• Write a small program (e.g. “Hello World”) that runs on the Ethereum VM. I honestly don’t even know if this is possible.
  • Try writing a Bitcoin mining program from scratch.

Source Control

Before OpenAI, I worked mostly on solitary projects. As a result, I only used a small subset of the features offered by source control tools like Git. I never had to deal with complex merge conflicts, rebases, etc.

Questions:

  • What are some complicated use-cases for git rebase?
  • How do code reviews typically work on large open source projects?
  • What protocol does git use for remotes? Is a Github repository just a .git directory on a server, or is there more to it than that?
  • What are some common/useful git commands besides git push, git pull, git add, git commit, git merge, git remote, git checkout, git branch, and git rebase? Also, what are some unusual/useful flags for the aforementioned commands?
  • How do you actually set up an editor to work with git add -p?
  • How does git store data internally?

Projects:

  • Try to write a script that uses sockets/HTTPS/SSH to push code to a Github repo. Don’t use any local git commands or APIs.
  • On your own repos, intentionally get yourself into source control messes that you have to figure your way out of.
  • Submit more pull requests to big open source projects.
  • Read a ton of git man pages.
  • Write a program from scratch that converts tarballs to .git directories. The .git directory would represent a repository with a single commit that adds all the files from the tarball.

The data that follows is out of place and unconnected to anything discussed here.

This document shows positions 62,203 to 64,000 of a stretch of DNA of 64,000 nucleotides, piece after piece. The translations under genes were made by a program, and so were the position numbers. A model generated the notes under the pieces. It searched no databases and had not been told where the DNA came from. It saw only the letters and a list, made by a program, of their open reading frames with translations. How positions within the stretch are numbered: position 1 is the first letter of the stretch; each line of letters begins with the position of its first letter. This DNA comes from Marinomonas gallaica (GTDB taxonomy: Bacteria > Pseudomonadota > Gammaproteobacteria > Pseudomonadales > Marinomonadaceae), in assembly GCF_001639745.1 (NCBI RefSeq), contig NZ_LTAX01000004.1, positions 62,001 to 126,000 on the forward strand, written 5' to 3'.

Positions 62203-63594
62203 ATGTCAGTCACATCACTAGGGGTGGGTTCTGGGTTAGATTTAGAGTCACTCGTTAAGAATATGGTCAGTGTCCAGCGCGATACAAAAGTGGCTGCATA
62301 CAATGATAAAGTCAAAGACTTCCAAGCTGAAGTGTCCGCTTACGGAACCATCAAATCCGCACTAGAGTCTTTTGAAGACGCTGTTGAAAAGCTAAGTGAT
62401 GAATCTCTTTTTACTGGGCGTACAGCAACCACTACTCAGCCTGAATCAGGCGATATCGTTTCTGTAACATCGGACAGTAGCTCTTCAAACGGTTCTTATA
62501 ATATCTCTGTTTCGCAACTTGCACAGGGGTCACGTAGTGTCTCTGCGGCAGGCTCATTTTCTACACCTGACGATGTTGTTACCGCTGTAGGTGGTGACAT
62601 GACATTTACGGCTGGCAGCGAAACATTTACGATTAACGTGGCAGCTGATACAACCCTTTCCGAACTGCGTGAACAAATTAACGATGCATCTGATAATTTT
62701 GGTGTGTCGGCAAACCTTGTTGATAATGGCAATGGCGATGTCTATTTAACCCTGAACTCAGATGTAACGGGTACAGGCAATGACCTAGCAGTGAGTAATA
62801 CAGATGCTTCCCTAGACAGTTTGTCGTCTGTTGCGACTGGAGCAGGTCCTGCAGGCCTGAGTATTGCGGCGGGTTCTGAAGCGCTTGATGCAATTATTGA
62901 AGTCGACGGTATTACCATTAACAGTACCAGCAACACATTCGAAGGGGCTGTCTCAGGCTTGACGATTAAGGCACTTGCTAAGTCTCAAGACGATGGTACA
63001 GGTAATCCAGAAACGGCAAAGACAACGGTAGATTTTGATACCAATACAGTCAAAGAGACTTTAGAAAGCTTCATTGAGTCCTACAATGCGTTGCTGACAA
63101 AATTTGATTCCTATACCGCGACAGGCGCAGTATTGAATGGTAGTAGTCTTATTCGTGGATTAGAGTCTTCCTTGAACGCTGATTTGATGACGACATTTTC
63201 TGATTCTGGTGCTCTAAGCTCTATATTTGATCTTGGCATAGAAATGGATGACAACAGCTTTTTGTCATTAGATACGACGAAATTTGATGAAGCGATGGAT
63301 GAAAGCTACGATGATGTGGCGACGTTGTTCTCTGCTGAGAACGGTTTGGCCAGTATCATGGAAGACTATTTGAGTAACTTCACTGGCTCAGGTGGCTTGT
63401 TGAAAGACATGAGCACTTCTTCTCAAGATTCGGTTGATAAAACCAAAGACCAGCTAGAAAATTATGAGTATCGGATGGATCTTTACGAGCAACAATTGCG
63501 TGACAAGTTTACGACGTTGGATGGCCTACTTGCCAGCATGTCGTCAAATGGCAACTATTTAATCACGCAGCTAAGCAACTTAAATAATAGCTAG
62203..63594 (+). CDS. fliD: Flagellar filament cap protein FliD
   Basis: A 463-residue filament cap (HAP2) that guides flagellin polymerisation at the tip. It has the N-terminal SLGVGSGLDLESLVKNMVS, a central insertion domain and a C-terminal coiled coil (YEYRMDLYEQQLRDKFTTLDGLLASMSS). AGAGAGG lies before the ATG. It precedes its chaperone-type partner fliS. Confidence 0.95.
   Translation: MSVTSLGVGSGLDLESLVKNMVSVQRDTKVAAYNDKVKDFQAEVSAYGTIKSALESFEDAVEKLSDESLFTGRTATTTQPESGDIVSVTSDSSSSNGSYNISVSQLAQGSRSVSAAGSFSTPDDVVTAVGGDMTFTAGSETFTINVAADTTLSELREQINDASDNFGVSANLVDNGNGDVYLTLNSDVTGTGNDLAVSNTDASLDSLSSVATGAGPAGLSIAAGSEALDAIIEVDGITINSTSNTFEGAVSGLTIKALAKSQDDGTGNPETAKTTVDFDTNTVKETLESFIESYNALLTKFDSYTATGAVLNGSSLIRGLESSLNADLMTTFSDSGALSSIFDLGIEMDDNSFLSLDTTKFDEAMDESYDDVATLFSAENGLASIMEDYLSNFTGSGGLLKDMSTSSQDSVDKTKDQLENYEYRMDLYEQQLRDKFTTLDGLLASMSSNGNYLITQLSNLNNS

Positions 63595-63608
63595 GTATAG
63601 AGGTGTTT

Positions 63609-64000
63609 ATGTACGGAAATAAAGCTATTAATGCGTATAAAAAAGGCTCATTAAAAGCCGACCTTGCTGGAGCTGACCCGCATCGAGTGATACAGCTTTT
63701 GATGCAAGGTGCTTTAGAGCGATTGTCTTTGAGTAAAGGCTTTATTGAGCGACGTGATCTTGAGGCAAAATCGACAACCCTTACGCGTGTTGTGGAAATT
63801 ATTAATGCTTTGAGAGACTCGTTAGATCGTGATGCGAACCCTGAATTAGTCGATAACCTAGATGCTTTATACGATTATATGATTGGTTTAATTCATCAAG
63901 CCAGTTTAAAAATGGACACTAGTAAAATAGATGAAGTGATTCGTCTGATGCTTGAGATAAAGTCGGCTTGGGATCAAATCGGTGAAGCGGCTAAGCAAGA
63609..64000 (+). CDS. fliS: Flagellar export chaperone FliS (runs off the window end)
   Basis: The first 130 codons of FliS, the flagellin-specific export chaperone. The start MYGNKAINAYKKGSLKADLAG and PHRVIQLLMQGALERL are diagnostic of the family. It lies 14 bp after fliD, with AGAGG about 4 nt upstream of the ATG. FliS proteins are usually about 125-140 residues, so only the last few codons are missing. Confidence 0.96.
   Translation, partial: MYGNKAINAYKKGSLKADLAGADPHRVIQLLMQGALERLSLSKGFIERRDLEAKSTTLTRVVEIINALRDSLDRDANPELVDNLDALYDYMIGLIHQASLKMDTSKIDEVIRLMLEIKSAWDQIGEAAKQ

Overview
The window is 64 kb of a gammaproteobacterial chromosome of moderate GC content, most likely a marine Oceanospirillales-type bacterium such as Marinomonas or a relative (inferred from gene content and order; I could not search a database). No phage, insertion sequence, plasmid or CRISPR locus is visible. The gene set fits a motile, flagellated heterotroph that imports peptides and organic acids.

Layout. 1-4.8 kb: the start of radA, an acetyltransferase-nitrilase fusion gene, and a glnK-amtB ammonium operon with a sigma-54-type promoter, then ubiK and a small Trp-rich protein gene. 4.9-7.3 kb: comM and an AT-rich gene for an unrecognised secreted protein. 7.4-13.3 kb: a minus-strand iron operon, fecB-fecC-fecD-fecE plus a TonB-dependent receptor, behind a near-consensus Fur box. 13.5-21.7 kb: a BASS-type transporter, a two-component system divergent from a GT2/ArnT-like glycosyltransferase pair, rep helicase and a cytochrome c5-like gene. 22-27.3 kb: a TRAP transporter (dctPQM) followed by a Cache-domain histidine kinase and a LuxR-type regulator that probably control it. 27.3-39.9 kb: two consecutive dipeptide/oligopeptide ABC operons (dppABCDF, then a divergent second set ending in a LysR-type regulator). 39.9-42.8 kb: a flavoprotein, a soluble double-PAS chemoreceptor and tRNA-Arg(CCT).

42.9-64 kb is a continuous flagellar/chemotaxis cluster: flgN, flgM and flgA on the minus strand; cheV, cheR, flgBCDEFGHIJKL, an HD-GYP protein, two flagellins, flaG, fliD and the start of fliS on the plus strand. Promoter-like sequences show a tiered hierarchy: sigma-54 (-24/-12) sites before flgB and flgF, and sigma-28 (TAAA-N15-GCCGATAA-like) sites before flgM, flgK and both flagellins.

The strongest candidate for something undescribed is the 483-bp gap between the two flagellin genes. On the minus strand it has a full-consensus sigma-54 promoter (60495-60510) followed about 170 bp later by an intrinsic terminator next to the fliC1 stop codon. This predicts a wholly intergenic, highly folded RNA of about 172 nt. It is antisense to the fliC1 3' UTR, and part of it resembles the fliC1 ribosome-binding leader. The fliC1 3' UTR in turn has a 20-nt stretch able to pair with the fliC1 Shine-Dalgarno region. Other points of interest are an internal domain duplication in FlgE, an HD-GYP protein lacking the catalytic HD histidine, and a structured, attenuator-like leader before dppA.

Machine Learning

Even though I work in ML, I sometimes forget to keep tabs on the field as a whole. Here’s some stuff that I feel I should brush up on:

Questions:

  • How do SOTA object detection systems work?
  • How do OCR systems deal with variable-length strings in images?
  • How do neural style transfer and CycleGAN actually work?

Projects:

  • Make a program that puts boxes around people’s noses in movies.
  • Make a captcha cracker.
  • Make a screenshot-to-text system (easy to generate training data!).
  • Try to make something that takes MNIST digits and makes them look like SVHN digits.

Phones

For something so ubiquitous, phones are still a mystery to me. I’m not sure how easy it is to learn about phones as a user hacking away in his apartment, but I can always try!

Questions:

  • What does the SMS protocol actually look like? How is the data transmitted? Why do different carriers seem to have different character limits?
  • How does modern telephony work? How are calls routed?
  • Why is it so easy to spoof a phone number, and how does one do it?
  • How are Android apps packaged, and how easy is it to reverse engineer them?

Projects:

  • Try reverse engineering SMS apps on your phone. Figure out what APIs deal with SMS messages, and how messages get from the UI all the way to the cellular antenna. Try to encode and send an SMS message from as low a level as possible.
  • Get a job at Verizon/AT&T/Sprint/T-Mobile. This is probably not worth it, but telephony is one of those topics that seem pretty hard to learn about from the outside.

Misc. Tools

I don’t take full advantage of many of the applications I use. I could probably get a decent productivity boost by simply learning more about these tools.

Questions:

  • How do you use ViM macros?
  • What useful keyboard shortcuts does Atom provide?
  • How do custom go get URLs work?
  • How are man pages formatted, and how can I write a good man page?

Projects:

  • Use a ViM macro to un-indent a chunk of lines by one space.
  • For a day, don’t let yourself use the mouse at all in your text editor. Lookup keyboard shortcuts all you want.
  • For a day, use your editor for all development (including running your code). Feasible with e.g. Hydrogen.
  • Make a go get service that allows for semantic versioning wildcards (e.g. go get myservice.org/github.com/unixpickle/somelib/0.1.x).
  • Write man pages for some existing open source projects. I bet everybody will thank you.